“When you start moving beyond 10,000 feet, oxygen starvation becomes a reality,” he said. “As you climb up to altitude, the issue becomes cold as well, the temperature drops to minus 40 or minus 50 degrees centigrade, so survival rates drop.”

The sidewalk has been cleaned and the flowers are long gone, but residents and local workers are still talking about the man, said Jay Sivapalan, 29, an employee at the Variety Box convenience store near where the body landed.

“It was just a strange thing,” he said.

The Associated Press

The Associated Press

LEAVE A COMMENT

Discussion | 1 comment

The Daily Republic does not necessarily condone the comments here, nor does it review every post. Read our full policy

  • Rich GiddensDecember 11, 2012 - 8:46 pm

    This isnt the first time this sort of thing has happened. A Cuban guy once survived an unpressurized and unheated hypoxic flight in the nose landing gear wheel well of an Iberian flight from Havana to Madrid. He actually survived and fell.out of the nose gear well when the flight pulled into parking and stopped..I saw something like this happen once on Okinawa. I landed and parked next to a roped off C141. I asked and was told 2 Mongolian teens stowed away in the nose well and didnt survive and died from the hypothermic and hypoxic shock during the flight from Ulan Bator to Kadena Okinawa. Stowaway / anti-hijack check before flight anyone?

    Reply | Report abusive comment
.

Solano News

Delta barriers no longer needed

By Barry Eberling | From Page: A1

 
 
Supervisors voice concern on state Delta plans

By Barry Eberling | From Page: A1 | Gallery

Slain Fairfield man loved family, laughter

By Ryan McCarthy | From Page: A1

 
Dental clinic coming Friday, Saturday

By Barry Eberling | From Page: A3, 4 Comments

 
Vacaville man to stand trial for baseball bat attack

By Jess Sullivan | From Page: A3

Rotarians talk about running clinic to help Haitians

By Ian Thompson | From Page: A3 | Gallery

 
Fairfield-Suisun Sewer District eyes new auditor

By Ryan McCarthy | From Page: A4

 
County honors Purple Heart recipients

By Barry Eberling | From Page: A6

 
Solano recognizes 1,300-strong volunteer corps

By Barry Eberling | From Page: A6

 
Highway 12 night work scheduled in Delta

By Barry Eberling | From Page: A7

 
Kids fishing derby in Fairfield is part of Earth Day

By Ryan McCarthy | From Page: A7

 
Garamendi to host open house at Fairfield office

By Ryan McCarthy | From Page: A7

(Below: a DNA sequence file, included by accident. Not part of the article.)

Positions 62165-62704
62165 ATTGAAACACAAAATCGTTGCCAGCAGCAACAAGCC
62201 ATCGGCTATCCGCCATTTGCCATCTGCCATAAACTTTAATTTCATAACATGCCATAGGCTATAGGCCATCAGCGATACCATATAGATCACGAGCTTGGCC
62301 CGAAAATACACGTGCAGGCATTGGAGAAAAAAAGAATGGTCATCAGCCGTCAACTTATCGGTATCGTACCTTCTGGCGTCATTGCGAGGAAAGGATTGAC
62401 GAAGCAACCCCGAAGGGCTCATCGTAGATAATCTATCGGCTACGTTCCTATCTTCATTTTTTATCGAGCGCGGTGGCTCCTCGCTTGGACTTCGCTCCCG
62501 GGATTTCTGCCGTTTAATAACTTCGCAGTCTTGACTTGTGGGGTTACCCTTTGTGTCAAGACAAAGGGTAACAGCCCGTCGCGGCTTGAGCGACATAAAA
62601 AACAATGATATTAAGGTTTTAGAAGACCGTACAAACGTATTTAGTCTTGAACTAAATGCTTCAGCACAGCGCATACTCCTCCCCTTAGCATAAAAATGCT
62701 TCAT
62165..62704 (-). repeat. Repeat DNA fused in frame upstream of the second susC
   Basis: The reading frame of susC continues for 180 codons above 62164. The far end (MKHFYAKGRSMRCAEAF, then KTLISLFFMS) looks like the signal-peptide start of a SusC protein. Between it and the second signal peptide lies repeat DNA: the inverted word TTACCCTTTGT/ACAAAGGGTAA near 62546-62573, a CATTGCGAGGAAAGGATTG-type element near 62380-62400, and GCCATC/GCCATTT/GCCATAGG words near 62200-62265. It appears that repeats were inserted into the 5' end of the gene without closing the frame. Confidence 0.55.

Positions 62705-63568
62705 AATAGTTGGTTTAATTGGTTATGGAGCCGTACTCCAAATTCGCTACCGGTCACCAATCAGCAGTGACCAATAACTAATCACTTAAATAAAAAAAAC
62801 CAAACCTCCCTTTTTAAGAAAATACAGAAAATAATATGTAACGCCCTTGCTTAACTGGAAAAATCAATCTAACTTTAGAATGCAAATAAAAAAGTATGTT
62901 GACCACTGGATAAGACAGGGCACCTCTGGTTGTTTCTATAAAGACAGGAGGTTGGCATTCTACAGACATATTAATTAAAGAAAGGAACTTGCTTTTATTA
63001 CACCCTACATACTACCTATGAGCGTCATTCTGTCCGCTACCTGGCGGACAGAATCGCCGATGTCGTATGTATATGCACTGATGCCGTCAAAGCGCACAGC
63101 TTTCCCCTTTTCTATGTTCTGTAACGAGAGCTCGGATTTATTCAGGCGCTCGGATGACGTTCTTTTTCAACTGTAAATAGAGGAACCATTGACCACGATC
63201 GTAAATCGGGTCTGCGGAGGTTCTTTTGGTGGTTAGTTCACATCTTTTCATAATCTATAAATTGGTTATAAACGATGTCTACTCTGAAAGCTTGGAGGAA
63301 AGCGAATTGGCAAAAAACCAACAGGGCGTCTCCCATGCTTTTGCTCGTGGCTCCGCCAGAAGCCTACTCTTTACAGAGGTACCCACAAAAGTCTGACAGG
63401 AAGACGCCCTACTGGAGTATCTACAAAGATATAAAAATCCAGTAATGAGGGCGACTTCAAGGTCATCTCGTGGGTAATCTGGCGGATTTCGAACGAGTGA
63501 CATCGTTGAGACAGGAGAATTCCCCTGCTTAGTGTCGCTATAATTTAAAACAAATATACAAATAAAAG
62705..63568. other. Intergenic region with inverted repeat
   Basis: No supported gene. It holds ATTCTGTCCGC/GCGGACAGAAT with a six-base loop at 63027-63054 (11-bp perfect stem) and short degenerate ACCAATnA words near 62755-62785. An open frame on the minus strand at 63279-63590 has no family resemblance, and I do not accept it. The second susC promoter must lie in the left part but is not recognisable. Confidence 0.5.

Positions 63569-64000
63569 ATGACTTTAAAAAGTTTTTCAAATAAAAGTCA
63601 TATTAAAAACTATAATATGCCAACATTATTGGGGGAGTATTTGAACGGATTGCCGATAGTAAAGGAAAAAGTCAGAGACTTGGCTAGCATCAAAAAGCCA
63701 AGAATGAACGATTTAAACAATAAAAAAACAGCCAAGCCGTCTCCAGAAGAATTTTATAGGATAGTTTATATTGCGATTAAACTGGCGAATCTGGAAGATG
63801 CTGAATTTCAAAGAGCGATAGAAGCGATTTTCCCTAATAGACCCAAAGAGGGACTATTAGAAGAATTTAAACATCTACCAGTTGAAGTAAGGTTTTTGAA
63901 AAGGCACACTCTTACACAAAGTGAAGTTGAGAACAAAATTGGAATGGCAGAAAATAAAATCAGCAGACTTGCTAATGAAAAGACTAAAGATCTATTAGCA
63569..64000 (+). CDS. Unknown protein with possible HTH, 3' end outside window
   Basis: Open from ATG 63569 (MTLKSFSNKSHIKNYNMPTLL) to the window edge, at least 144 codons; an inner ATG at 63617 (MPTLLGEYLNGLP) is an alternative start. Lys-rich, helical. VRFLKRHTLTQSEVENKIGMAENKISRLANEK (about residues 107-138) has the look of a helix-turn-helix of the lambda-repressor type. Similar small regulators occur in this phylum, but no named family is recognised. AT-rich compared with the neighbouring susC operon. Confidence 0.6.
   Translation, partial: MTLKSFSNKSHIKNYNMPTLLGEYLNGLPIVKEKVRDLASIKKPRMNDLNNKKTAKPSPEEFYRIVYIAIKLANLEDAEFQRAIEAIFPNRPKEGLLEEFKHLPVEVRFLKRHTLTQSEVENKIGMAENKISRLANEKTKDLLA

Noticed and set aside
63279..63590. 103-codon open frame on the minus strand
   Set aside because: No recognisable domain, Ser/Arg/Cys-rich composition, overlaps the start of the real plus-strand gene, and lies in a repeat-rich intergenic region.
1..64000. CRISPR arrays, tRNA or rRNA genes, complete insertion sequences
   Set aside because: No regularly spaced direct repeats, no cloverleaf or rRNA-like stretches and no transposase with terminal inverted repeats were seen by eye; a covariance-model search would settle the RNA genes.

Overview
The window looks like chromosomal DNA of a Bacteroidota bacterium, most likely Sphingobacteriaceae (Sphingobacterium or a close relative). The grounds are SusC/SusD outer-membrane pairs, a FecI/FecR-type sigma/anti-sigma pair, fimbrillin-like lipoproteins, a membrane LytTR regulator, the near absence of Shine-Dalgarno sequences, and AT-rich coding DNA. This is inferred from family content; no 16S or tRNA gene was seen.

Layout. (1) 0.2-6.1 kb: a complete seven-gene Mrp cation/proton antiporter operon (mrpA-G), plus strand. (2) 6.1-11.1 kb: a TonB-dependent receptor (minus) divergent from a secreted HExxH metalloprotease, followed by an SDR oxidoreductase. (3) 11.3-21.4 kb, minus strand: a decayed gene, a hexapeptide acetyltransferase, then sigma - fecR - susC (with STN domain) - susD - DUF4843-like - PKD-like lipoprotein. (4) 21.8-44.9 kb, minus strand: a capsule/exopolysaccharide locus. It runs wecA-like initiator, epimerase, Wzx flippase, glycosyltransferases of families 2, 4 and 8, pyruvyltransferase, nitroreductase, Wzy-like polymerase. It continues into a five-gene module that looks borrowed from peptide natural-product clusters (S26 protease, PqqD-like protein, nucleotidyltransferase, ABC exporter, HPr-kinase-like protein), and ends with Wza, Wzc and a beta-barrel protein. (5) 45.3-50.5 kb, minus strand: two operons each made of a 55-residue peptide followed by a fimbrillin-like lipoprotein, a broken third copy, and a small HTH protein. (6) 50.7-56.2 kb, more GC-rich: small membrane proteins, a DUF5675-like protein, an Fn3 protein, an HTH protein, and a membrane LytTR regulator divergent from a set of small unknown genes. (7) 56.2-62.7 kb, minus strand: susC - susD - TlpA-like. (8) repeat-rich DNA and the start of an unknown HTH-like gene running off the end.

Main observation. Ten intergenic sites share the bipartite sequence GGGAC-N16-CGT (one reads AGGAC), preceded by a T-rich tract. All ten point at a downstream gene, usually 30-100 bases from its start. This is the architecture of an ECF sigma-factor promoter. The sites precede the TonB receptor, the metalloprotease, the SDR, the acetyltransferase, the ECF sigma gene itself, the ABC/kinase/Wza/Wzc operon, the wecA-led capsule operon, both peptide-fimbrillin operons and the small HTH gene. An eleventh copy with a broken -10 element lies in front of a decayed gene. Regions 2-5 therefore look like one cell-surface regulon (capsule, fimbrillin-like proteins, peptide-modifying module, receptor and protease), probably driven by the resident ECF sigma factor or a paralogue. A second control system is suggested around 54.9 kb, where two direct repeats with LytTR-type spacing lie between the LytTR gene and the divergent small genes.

County approves Icon agreements

By Barry Eberling | From Page: B9

 
Ceremony set to break ground for Suisun City Walmart

By Amy Maginnis-Honey | From Page: B9, 19 Comments | Gallery

Dutch Bros. opening with free drinks

By Barry Eberling | From Page: B9, 7 Comments

 
Mustangs and More event moved back to October

By Ian Thompson | From Page: A10

Museum readies to host Sallie Fox Day in Vacaville

By Amy Maginnis-Honey | From Page: A10, 1 Comment

 
Golf tournament to raise funds for children

By Barry Eberling | From Page: A10, 1 Comment

Rotary club to host clay shooting derby

By Susan Winlow | From Page: A11

 
Ghost Walk returns to Suisun City

By Amy Maginnis-Honey | From Page: A11

Penalty decision looms in Winters homicide case

By Lauren Keene | From Page: A11

 
NAMI talk on reducing mental health stigma

By Barry Eberling | From Page: A11

 
.

US / World

Michigan affirmative ban is OK, Supreme Court says

By The Associated Press | From Page: A1

 
In Internet TV case, justices show concern

By The Associated Press | From Page: A1

GOP candidate releases education policy overview

By The Associated Press | From Page: A12

 
Analysis: Putin likely to ignore West on Ukraine

By The Associated Press | From Page: A14

Biden: Russia must ‘stop talking and start acting’

By The Associated Press | From Page: A14

 
Most Sherpas decide to leave Everest for season

By The Associated Press | From Page: A14

Grieving borrowers told to repay student loan

By The Associated Press | From Page: A14

 
Jet stowaway at hospital; security issues linger

By The Associated Press | From Page: A14

SKorea ferry toll hits 146 as search gets tougher

By The Associated Press | From Page: A14

 
Ukraine orders new ‘anti-terror’ operation

By The Associated Press | From Page: A14

In Ukraine’s east, mayor held hostage by insurgent

By The Associated Press | From Page: A14

 
Acts of bravery emerge from pilloried ship crew

By The Associated Press | From Page: A14

‘Piles and piles’ of bodies in S. Sudan slaughter

By The Associated Press | From Page: A14

 
FedEx sued over deadly California bus crash

By The Associated Press | From Page: A14

Obama views mudslide scene, mourns with survivors

By The Associated Press | From Page: A14

 
IRS awards bonuses to 1,100 who owe back taxes

By The Associated Press | From Page: A15

.

Opinion

Mystery of Ukraine’s anti-Semitic pamphlet

By Frida Ghitis | From Page: A13

 
Editorial cartoons for April 23, 2014

By Daily Republic Syndicated Content | From Page: A13